I’d like to say ‘I’m back and here to stay!” but anyone of us struggling with a mental health disorder knows better than to say that.  I guess all I can hope for is that I can remain in a better place so that I have more room in my life to devote to the things I love such as writing, educating, and being an advocate.

And with that, I bid you good evening!


I’ve been on a fairly good streak lately.  I’m taking my medication every day without missing doses.  As a result, there’s been a noticeable absence of mood swings.  I feel like I should be marching forward and just handling things in my life as they come, but I’m not.  At least not entirely.  For the sake of my health, I’m finding that my decision to switch from part-time to full-time was a big mistake.  Working full-time with a severe mental illness is proving to be increasingly difficult.  I’m finding it harder and harder to cope with day to day living due to exhaustion and just a general feeling of being overwhelmed.  And then there’s my birthday coming up.  It’s a big one.  I turn 40 this week and that has brought with it its own share of anxiety.  I can’t even quite figure out where it’s coming from.  I’m just sad and anxious for some reason that I can’t put my finger on.  I’m hoping that when the day comes, I wake up feeling like celebrating.  My husband and I are going out to dinner that night and then I’m going out with my work friends the next night so there’s plenty of chances for my mood to turn.  I want to be fun or at least appear to be fun no matter what I’m actually feeling that day.

In the meantime, I am shocked by how many pills it takes to manage my life and keep my head above water – add 4 kids, no family nearby, and the day-to-day pressure gets to be too much.  I don’t know where I’m going where this post, but sometimes I just want to yell, “HELP!” from the water and hope somebody throws me a lifeline.  So, HELP!  Is anyone out there?  Words of wisdom?  Commiseration?  Something.


When we think of discrimination, images such as being turned down for a job or even cruel remarks from an unknowing stranger may come into our minds, but oftentimes discrimination can land much closer to home.  Sometimes it is the people closest to us, such as friends or family members, who are the guilty parties.  This type of discrimination can be subtle and even be construed as well-meaning, so it’s hard to stand up against it but equally frustrating and painful for those of us who are living with a mental illness. 

When I was in my early 30’s, I made the decision to go back to school.  It was a very stressful time in my life.  My husband was in graduate school, our first child had special needs, we had toddler and I was pregnant with my 3rd.  However, I felt that I could successfully complete my degree and applied to school.  When I told my family members of my decision, they were less than thrilled.  I received numerous comments along the lines of, “Are you sure you can handle this?” or “You have more on your plate than you can handle, why are you doing this to yourself?”  or my personal favorite was “I’ll just wait 20 minutes and this will blow over and you’ll be obsessing about something new.”  I wondered how my friends and family would have responded had they not known I was living with bipolar disorder.  Would they still be concerned?  Quite possibly yes, we did have a lot going on in our lives, after all.  However, I firmly believe their responses would have been different.  Rather than framing me in the light of some delicate artifact that could break apart at any moment, their responses would have been more encouraging or matter of fact with less concerned questioning.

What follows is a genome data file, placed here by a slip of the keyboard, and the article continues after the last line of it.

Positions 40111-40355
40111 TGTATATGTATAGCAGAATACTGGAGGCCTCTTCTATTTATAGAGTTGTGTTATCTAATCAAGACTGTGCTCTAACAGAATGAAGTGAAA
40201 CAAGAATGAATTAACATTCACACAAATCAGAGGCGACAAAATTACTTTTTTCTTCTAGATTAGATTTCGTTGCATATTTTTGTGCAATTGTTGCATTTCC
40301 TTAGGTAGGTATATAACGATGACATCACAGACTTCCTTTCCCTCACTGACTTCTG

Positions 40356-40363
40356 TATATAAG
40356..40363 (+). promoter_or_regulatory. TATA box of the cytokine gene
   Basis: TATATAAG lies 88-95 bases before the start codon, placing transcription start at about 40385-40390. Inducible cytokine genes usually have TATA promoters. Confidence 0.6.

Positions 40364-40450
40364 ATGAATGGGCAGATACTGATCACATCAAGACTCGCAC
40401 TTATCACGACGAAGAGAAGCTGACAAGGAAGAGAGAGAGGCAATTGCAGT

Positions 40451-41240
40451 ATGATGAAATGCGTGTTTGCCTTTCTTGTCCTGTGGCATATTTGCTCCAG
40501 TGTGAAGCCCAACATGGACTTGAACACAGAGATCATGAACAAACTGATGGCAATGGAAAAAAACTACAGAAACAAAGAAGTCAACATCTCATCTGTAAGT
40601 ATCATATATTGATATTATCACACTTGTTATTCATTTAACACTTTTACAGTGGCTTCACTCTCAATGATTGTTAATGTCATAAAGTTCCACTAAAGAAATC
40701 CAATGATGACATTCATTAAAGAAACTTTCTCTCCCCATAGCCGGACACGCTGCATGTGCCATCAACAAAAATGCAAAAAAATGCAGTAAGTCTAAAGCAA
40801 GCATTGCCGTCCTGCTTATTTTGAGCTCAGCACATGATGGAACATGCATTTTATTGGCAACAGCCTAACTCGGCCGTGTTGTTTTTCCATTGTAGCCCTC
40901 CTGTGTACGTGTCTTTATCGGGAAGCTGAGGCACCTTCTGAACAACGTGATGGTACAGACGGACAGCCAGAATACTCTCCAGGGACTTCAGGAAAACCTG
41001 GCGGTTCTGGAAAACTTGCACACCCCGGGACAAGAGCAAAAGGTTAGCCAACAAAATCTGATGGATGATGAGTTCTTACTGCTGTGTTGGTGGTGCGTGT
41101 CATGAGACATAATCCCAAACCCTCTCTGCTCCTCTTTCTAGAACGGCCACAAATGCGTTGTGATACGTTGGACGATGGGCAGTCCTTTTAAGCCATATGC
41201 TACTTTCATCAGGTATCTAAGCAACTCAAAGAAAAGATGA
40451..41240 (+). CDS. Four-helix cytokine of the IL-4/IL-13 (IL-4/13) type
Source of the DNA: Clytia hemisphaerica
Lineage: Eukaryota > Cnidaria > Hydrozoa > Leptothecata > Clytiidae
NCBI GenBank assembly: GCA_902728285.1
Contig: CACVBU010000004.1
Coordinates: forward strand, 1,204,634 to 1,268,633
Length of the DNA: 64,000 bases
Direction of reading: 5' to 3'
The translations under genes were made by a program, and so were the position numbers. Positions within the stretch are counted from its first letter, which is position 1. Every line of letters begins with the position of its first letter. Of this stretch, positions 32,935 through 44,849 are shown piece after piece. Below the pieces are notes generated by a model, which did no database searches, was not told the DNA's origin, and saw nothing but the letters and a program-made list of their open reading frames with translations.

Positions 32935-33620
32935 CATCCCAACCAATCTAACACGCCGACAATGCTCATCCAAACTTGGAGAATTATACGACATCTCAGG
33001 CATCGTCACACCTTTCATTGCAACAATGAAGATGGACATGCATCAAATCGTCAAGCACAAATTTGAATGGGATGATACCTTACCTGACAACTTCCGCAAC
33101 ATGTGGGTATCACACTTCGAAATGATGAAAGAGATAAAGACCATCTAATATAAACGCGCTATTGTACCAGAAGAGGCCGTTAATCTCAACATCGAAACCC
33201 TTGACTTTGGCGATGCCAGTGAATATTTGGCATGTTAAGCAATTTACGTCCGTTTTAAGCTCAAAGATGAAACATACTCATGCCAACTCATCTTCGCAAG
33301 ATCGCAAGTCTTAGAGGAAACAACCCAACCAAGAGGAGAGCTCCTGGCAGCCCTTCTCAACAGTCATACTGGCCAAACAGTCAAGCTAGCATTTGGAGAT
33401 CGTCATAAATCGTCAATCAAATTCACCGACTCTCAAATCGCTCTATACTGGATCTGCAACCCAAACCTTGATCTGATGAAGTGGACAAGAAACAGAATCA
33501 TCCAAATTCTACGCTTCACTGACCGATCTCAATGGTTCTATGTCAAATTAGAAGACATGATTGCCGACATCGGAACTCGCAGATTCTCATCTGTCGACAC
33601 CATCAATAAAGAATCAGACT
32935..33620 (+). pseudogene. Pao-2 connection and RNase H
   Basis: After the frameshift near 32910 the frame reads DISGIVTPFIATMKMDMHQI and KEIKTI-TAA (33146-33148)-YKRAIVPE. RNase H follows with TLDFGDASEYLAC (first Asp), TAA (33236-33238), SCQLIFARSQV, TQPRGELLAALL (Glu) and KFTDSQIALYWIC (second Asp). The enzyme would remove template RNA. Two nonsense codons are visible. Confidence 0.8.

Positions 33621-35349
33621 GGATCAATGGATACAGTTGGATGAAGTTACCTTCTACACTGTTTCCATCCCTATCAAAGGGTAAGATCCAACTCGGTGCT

This is the type of discrimination that people don’t see.  It’s within the family unit and behind closed doors.  These types of responses erode confidence and imply that not only are we not capable of making decisions, we aren’t capable of fulfilling our own life goals.  This communication style stops us in our tracks and creates doubt where support should be.

So, the question remains, what is one to do?  How do we fight familial discrimination?  We can’t ask our family members to be less concerned about our well-being, if we are lucky enough to be surrounded by people who care.  The answer is to educate them.  Let them know how their behavior and responses affect you.  Give them an example of another response that is actually empowering such as, “I’m proud of you for wanting to pursue your goals.  What can I do to help you?  Let’s think of some supports to have in place for when you start.”  The fact is that change begins with us.  It’s our job to teach them.  We don’t have to be passive victims in acts of discrimination.  Give your mental health a voice.  You never know how much it could impact you have or how far reaching the message.


Picture curtesy of

So tonight has me pondering a topic that has remained elusive and nearly impossible for me master.  That topic is ANGER and how do I/we manage it.  I am filled to the brim with Buddhist sayings, mindfulness techniques, and all sorts of metaphorical reasons and methodologies on how to manage it.  When I am calm, all these beautiful explanations come freely to my mind and are easily explained to my children.  But when I am angry, dear God run for your life.  Nothing will pacify the wrath.  I transform into Medusa and the only goal I have is to destroy everything in my path.  Yes, it’s better when I am on my medication blah blah blah but truthfully, I always struggle with self-control in this area.  I either take one of two routes.  I am either so stunned that I say nothing at all and pretend that I am not upset or I completely unload like a tempest storm.  Let me give you an example: